Software developers have never been more important to enterprise innovation, but there are right and wrong ways to enable them to be successful.
We’ve become so accustomed to celebrating developers as “the new kingmakers” that we can fall into the fallacy of thinking this means developers should have unbridled freedom. But as Pulumi CEO Joe Duffy and Redmonk co-founder James Governor recently discussed, the most successful enterprises will put guardrails in place to help developers express their creativity without running afoul of security or other problems.
Pulumi, which makes it straightforward to create, deploy and manage cloud infrastructure using the increasingly popular infrastructure-as-code approach, is all about enabling developers. In fact, the company’s tagline is “developer-first infrastructure as code,” and makes a point of stressing to developers that they can use their preferred cloud, programming language, etc.
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If developers are the new kingmakers, Pulumi is all in. The company encapsulates the characteristics of developer-first infrastructure in this way:
- Unified engineering: Software engineering tools and practices for applications and infrastructure.
- APIs: Making everything programmable and composable with APIs.
- Everything as Code: Use “as code” techniques like infrastructure as code and policy as code.
- Polyglot: Embrace the best language ecosystems for the job at hand.
- Modularity: Tackle complexity with real sharing and reuse, not copy and paste.
- Continuous delivery: Deliver and scale applications and infrastructure with automated techniques.
- Continuous Verification: Verify and enforce guardrails at all times.
- Environment parity: Share as much as possible between dev, test and prod environments.
- Securely configured: Loosely couple and securely configure environments.
- Distributed architectures: Go beyond “lift and shift” to building truly cloud-native applications and infrastructure.
- Observable: Instrument applications and infrastructure to log high cardinality events, early and often.
But “developer-first” is not the same thing as saying “developer-only.” As Duffy stressed in the Redmonk interview, “‘Developer first’ doesn’t mean there isn’t an infrastructure team or a DevOps team. Of course there is. Those require deep domain expertise to run cos- effective, secure Kubernetes clusters, for example.” It’s tempting to think that DevOps means that developers take on all operations functions but, Duffy noted, “Most developers are not going to go deep on” things like Kubernetes cluster security. It’s not their primary interest or skillset.
The goal for infrastructure teams and others, then, is to “empower the developers because…that’s what is going to get the level of innovation [the business] needs.” In so doing, however, you “can’t give away the keys to the kingdom” and “need to make sure things are still secure [and…] that guardrails are in place.” Such guardrails might include compliance, security, and cost policies that keep developers from accidentally spinning up resources that blow up the company’s cloud bill overnight. Those same guardrails ensure that “even if something gets into production, we’re continuously verifying that things are safe and sound.”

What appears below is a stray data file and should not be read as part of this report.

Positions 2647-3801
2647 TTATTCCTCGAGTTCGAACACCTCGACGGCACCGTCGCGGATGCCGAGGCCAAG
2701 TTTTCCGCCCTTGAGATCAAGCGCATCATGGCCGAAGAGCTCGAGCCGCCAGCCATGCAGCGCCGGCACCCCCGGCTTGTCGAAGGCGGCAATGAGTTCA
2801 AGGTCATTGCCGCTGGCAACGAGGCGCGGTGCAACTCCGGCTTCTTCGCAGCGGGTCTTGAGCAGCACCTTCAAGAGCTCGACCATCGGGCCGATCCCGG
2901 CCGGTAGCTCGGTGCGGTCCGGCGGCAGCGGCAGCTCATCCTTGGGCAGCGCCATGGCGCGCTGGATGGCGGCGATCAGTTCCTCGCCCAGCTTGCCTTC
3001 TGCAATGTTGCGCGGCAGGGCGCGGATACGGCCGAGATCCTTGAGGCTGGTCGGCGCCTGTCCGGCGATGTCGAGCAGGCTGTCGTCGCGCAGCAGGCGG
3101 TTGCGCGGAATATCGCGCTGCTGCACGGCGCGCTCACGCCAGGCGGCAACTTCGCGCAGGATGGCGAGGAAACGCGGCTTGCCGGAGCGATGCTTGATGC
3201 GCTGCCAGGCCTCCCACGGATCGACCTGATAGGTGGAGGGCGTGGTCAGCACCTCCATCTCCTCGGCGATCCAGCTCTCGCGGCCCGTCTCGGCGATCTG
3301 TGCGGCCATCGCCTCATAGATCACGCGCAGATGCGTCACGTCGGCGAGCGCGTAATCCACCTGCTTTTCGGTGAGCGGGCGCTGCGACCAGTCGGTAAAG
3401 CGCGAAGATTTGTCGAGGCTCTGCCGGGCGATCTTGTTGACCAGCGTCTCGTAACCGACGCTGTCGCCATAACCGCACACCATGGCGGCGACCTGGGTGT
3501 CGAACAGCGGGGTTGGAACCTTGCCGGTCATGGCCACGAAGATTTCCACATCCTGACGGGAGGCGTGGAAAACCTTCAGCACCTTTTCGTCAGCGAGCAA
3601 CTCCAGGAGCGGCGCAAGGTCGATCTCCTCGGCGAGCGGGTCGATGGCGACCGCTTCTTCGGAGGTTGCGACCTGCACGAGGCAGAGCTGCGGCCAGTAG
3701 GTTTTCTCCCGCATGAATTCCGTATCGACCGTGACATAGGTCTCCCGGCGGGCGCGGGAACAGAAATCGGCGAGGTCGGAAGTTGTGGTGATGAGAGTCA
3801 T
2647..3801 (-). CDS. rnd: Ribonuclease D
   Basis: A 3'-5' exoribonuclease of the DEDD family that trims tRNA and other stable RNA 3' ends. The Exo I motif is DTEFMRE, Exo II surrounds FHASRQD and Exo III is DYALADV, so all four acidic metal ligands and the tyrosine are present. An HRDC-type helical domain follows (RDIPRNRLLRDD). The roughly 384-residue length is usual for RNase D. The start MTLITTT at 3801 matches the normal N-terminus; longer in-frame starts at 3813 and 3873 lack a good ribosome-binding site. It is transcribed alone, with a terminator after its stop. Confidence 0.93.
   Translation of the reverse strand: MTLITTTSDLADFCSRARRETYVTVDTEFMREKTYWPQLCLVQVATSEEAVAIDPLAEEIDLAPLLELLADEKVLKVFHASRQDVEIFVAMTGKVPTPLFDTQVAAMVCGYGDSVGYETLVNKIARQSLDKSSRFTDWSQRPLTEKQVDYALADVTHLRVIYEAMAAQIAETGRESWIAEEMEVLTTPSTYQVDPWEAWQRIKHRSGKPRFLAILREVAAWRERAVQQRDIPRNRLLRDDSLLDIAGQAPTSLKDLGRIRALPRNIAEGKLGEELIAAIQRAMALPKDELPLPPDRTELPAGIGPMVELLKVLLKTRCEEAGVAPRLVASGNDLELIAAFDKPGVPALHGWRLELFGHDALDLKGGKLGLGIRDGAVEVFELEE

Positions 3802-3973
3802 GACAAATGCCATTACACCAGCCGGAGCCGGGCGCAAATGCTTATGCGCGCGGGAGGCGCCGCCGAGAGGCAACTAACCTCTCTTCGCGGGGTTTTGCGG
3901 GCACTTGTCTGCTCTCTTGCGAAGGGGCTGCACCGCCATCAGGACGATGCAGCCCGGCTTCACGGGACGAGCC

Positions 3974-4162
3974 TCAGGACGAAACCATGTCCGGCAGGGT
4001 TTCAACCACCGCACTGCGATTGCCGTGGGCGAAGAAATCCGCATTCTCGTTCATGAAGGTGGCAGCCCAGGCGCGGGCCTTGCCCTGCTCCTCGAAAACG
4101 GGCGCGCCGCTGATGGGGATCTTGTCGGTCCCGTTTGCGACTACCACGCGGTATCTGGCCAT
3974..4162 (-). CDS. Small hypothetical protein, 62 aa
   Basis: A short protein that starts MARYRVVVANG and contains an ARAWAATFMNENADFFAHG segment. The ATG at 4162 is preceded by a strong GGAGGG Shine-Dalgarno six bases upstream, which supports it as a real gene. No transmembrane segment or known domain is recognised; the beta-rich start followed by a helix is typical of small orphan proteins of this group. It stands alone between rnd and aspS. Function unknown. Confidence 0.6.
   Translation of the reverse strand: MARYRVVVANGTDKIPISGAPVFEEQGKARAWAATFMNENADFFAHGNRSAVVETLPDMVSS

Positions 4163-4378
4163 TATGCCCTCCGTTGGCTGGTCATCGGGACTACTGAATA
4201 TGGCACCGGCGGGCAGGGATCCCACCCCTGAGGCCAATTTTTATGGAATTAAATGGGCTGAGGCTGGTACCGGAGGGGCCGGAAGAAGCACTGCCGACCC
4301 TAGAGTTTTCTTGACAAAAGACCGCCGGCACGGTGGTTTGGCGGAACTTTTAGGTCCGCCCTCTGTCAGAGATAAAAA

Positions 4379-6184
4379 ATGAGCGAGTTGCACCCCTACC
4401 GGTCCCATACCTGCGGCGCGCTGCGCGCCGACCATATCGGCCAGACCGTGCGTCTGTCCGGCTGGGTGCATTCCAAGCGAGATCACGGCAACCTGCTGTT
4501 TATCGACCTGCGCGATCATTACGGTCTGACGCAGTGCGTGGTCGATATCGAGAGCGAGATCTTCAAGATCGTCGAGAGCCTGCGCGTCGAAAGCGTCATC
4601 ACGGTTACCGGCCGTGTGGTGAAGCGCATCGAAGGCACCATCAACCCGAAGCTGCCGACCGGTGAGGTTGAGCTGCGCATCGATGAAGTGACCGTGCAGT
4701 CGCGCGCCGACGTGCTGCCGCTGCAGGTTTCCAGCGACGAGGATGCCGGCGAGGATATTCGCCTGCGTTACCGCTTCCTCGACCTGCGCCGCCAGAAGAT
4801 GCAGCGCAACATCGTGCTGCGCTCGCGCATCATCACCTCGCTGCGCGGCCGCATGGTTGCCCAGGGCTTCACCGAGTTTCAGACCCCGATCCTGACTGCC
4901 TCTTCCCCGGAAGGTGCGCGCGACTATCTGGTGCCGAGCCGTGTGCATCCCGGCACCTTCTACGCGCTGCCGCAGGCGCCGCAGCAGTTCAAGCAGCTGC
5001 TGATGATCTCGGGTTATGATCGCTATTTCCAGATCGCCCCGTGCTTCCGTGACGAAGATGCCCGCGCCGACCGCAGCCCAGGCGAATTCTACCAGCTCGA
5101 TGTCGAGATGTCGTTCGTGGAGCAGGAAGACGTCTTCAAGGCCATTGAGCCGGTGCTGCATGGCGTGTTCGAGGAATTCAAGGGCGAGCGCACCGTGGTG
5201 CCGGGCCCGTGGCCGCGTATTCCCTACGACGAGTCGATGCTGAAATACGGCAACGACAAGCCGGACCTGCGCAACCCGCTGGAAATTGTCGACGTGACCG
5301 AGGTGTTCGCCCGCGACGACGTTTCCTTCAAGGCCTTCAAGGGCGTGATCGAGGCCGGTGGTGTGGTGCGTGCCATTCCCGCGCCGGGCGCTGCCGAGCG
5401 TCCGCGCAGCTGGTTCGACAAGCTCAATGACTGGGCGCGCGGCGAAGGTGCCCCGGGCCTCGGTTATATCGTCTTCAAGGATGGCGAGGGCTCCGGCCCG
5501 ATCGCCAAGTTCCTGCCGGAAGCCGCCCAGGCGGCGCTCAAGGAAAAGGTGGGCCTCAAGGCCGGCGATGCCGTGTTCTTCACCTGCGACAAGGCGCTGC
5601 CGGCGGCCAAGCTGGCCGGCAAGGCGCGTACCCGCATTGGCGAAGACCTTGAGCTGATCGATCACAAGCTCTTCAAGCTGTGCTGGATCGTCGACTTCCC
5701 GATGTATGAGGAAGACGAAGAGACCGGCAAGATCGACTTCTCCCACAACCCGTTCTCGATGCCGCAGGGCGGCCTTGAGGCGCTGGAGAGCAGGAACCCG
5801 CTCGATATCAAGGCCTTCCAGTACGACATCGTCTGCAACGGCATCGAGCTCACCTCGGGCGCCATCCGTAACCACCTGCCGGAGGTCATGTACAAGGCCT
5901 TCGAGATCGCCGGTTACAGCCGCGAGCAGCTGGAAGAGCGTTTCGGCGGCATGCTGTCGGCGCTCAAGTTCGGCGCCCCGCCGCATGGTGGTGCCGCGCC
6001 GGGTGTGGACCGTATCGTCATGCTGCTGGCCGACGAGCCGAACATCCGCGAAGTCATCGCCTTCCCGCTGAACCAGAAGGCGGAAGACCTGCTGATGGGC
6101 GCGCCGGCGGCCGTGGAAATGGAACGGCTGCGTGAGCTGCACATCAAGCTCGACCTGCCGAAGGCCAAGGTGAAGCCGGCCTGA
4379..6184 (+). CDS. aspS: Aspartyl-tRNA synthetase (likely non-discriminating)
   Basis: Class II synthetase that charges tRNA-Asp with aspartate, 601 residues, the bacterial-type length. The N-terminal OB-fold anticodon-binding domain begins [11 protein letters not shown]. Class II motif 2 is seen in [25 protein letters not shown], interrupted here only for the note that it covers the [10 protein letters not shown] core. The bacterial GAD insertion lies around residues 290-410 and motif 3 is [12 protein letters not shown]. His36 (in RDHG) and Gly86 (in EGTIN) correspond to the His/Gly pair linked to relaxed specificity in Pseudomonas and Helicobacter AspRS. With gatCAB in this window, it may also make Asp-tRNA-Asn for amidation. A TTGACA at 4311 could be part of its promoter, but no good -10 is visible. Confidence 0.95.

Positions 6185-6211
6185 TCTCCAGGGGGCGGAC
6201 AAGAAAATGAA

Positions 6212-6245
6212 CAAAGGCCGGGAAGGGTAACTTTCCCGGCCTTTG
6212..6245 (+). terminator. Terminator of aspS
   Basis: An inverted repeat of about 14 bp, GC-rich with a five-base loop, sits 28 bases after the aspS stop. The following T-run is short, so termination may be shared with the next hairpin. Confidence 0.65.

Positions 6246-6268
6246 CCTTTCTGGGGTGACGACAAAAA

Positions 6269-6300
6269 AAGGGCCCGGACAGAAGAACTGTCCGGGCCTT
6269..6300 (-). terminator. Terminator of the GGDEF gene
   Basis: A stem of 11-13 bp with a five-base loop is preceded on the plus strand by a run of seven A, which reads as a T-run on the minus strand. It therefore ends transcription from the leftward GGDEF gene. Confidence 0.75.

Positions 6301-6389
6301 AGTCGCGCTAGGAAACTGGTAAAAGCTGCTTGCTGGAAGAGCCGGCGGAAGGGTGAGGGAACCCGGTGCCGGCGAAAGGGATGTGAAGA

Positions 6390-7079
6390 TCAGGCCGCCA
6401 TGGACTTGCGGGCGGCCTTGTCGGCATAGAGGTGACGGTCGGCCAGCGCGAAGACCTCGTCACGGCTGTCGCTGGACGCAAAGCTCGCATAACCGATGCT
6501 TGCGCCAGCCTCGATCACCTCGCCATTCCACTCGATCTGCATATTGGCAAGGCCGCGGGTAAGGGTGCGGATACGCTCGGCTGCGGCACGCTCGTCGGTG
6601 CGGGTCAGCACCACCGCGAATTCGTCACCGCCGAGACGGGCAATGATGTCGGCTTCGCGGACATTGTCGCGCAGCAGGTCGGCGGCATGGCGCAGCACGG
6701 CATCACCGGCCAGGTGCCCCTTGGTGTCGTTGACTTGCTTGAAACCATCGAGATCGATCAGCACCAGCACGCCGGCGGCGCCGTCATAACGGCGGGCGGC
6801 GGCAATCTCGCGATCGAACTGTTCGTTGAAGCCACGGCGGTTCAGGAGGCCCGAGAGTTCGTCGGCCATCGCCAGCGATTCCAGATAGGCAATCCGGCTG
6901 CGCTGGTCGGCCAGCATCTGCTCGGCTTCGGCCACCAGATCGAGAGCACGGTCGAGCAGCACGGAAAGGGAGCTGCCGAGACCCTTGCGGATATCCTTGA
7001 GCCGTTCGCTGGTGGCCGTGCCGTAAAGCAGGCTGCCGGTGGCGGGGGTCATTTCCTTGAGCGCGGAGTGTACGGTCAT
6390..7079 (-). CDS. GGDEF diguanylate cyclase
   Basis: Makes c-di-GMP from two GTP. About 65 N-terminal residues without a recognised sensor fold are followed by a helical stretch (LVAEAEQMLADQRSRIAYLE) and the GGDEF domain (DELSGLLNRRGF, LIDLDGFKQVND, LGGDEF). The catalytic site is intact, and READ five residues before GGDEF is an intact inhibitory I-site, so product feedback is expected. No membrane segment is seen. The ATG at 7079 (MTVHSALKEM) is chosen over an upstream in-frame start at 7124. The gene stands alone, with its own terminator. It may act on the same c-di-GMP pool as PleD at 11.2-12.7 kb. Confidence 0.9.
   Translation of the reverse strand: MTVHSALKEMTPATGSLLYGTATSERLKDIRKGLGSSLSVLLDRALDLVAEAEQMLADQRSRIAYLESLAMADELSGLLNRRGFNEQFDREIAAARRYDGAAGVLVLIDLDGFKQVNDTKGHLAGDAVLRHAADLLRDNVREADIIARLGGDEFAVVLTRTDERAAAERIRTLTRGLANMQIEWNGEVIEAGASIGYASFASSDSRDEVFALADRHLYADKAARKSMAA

If this sounds like a straightjacket on developer freedom, it’s actually the opposite, Governor responded. “Guardrails should make you more free” because they “take worry out of your hands. Safety is aligned with freedom.”
So this might mean embracing the principle of least privilege, requiring explicit opt-in to move beyond defaults in Kubernetes, Amazon S3 or other popular tools. “Root access is the root of all evil,” Governor quipped.
Help me to help you
Though not discussed in the interview, this also increasingly means self-service development platforms. Netflix, for example, creates centralized tooling that serves as a “paved road” for its developers. “Teams have the freedom to implement alternative solutions, but they also take on additional responsibility for maintaining these solutions.” It’s easier to stay on that paved path, most of the time, which comes with the guardrails envisioned by Duffy.
In an interview with Weaveworks CEO Alexis Richardson, he talked through how such constrained environments help both the enterprise and their developers. It’s not surprising that enterprises want “fast but safe,” he said, which means making sure “that compliance and security are in place, … containers are scanned, supply chain is verified in the GitOps pipeline, and so on.” In so doing, this allows “app devs to become super productive so that the time from idea to dopamine is minimal.” In other words, he said, by giving developers “a standard, pre-approved environment in which the effort to create an app from an idea is minimal, [developers can] focus on innovation not plumbing.”
Developers win. Enterprises win. Customers win.
So, yes, developers remain the new kingmakers, and companies should take a developer-first approach to infrastructure and more. But this was never meant to downplay the importance of security, operations or other teams. Rather, it’s a symbiotic relationship that should make each more productive through intelligent guardrails.
Disclosure: I work for MongoDB but the views expressed herein are mine.